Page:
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OK, credit where credit is due. We can all be quick to criticise but slow to give praise where it is warranted. In this regard, since this writer first uncovered the simple delights of Bogotá’s less than secure (to say the least) barrio of La Perseverancia, the lack of a regular police presence for a such a notorious spot has been frequently mooted.*
So the recent arrival of a new mobile CAI (Centro de Atención Inmediata or Immediate Attention Centre – basically a small, 24-hour police station) is something to be applauded. For sure, I’d like to take credit that my constant reminders to the Colombian police force via Twitter and other sources were a factor in this. Somewhat unlikely that, though. A recent protest march by the residents of the adjoining, more affluent – and thus more influential – La Macarena neighbourhood to do something about the poor security in the area was a more forceful message you’d have to think.
Those of a more cynical nature about this, such as a somewhat left-leaning friend, says it’s quite telling that as soon as ex-mayor Gustavo Petro was finally disposed of, more police were put on the beat. Surely coincidental, right? It couldn’t be a case of a political game being played with such an important issue?
On another point, while the extra police presence about that side of town generally gives a safer feel to the place, it hasn’t come without some drawbacks for the local revellers. The biggest one of those being that officers are quick to stop people from drinking on the street outside the little tienda bars. On a lazy, sunny Sunday afternoon that’s a bit of a pity for the likes of Don Fernandos (aka ‘La Panella’). But we can’t have it all our own way.
Of course, there are those who say that a more visual police presence, especially in Latin American countries, doesn’t mean much. That is, you can’t trust many of the ‘upholders’ of law and order in these parts.
Personally, however, I have always found the Colombian police to be decent – perhaps overly so on occasions considering what their duties are – and trustworthy. Indeed there have been times when officers here have taken a much lighter approach to some late-night antics compared to what my native Irish police would have done faced with the same scenario.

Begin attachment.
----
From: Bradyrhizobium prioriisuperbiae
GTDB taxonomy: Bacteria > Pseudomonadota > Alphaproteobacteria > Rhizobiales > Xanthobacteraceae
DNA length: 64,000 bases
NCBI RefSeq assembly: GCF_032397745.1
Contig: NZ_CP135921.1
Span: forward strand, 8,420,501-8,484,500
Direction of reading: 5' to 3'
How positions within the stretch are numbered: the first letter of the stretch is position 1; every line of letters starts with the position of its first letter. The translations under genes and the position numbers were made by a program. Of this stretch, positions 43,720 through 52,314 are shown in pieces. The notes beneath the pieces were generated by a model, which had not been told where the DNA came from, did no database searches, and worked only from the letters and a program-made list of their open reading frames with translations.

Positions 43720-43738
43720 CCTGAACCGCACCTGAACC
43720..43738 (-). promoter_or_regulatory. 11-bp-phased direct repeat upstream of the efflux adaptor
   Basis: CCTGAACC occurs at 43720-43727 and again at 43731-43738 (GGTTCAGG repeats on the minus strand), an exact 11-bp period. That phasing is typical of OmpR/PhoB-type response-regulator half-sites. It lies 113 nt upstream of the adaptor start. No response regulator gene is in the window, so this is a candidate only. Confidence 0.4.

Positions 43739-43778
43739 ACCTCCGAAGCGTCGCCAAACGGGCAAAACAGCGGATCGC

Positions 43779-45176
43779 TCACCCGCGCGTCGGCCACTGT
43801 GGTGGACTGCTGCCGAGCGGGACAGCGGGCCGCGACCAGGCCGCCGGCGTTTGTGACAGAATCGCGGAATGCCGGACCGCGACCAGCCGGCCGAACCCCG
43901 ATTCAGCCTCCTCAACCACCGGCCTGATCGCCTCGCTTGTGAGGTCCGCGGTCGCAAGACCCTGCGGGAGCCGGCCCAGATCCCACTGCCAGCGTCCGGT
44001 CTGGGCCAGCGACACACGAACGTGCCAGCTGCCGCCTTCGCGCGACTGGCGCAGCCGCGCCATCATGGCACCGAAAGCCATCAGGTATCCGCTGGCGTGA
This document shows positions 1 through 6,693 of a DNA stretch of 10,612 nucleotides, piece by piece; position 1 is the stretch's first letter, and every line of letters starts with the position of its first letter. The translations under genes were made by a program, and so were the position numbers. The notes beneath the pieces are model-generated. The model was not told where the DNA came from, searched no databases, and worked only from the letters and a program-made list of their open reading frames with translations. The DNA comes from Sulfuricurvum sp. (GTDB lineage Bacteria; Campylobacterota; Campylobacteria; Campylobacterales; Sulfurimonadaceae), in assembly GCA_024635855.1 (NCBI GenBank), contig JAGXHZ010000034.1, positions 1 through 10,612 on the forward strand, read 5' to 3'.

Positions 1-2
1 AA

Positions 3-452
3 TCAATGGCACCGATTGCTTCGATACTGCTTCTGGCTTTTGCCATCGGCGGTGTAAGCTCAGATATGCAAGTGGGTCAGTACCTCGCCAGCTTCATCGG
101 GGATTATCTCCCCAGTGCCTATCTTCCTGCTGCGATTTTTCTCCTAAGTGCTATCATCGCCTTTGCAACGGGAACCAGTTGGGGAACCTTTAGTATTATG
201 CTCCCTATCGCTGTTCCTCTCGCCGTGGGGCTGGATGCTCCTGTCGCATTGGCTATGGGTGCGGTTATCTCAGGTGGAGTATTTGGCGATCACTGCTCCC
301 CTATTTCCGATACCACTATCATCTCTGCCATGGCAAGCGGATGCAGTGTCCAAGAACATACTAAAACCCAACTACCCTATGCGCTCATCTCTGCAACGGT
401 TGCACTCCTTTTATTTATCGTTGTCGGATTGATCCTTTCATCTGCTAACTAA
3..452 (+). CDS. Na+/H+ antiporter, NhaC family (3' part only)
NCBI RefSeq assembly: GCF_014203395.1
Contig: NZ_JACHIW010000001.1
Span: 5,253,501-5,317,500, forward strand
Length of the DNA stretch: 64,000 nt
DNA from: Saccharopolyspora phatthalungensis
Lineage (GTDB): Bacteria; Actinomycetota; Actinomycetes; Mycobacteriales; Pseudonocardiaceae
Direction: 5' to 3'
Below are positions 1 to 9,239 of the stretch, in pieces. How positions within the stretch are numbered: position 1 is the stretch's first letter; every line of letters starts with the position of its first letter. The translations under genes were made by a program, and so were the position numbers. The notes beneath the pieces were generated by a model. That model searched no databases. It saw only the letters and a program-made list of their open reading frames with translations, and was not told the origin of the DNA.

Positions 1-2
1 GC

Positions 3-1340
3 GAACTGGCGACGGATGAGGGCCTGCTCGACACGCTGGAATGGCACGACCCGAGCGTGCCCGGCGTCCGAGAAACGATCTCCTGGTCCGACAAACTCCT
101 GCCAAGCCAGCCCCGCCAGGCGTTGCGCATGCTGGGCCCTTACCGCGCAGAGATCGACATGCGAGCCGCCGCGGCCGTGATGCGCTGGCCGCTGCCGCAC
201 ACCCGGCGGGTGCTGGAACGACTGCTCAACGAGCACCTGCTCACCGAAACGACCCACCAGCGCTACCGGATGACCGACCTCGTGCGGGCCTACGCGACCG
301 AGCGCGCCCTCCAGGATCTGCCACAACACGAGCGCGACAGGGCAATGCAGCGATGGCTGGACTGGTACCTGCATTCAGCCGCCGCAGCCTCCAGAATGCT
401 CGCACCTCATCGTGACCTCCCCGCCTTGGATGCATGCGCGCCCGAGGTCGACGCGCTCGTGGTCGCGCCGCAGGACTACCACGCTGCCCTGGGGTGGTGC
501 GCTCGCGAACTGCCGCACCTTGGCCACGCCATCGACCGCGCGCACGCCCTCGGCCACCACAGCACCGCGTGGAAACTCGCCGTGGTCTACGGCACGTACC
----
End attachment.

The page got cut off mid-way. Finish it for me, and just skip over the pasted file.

In fact, a lot of the time Colombian police behaviour mirrors that of the local population here at large: They are much kinder and more helpful towards foreigners than they are towards their own. One just needs to pop over the border to Venezuela for an opposite example. There, a foreign face generally guarantees extra heat from state authorities.
So it is quite off-putting to see what basically amounts to giving Colombian cops the middle finger by outsiders who have benefited from their leniency. When you’ve just been let off the hook for not only driving without a licence but also driving under the influence of illegal drugs and breaking red lights while at it, you might think the least you could be is quietly thankful you weren’t charged or deported. Moreover, you should be grateful that nobody was killed because of your stupidity.
But no. For one particular Nordic expatriate here, he found it appropriate to publicly post on Facebook the above misdemeanours. In an arrogant and rather condescending, yet at the same time childish comment, he wrote how the police were happy to send him and his accomplices away with a ‘hope you’ve learnt your lesson’ telling off. This he clearly hasn’t, considering the style in which the post was written.
Hence, while the ‘light touch’ approach taken by many Colombian cops towards some foreigners may be welcome, there are times when you wish the letter of the law was applied in full.
Lessons might be learnt then.
And the police would be deserving of a bit more hard-to-come-by credit.
*For previous security-related articles see In defence of hoping (and fighting) for, at least, a ‘Freer Bogotá’ and Colombia’s ‘ladrones’: They haven’t gone away you know, for starters.
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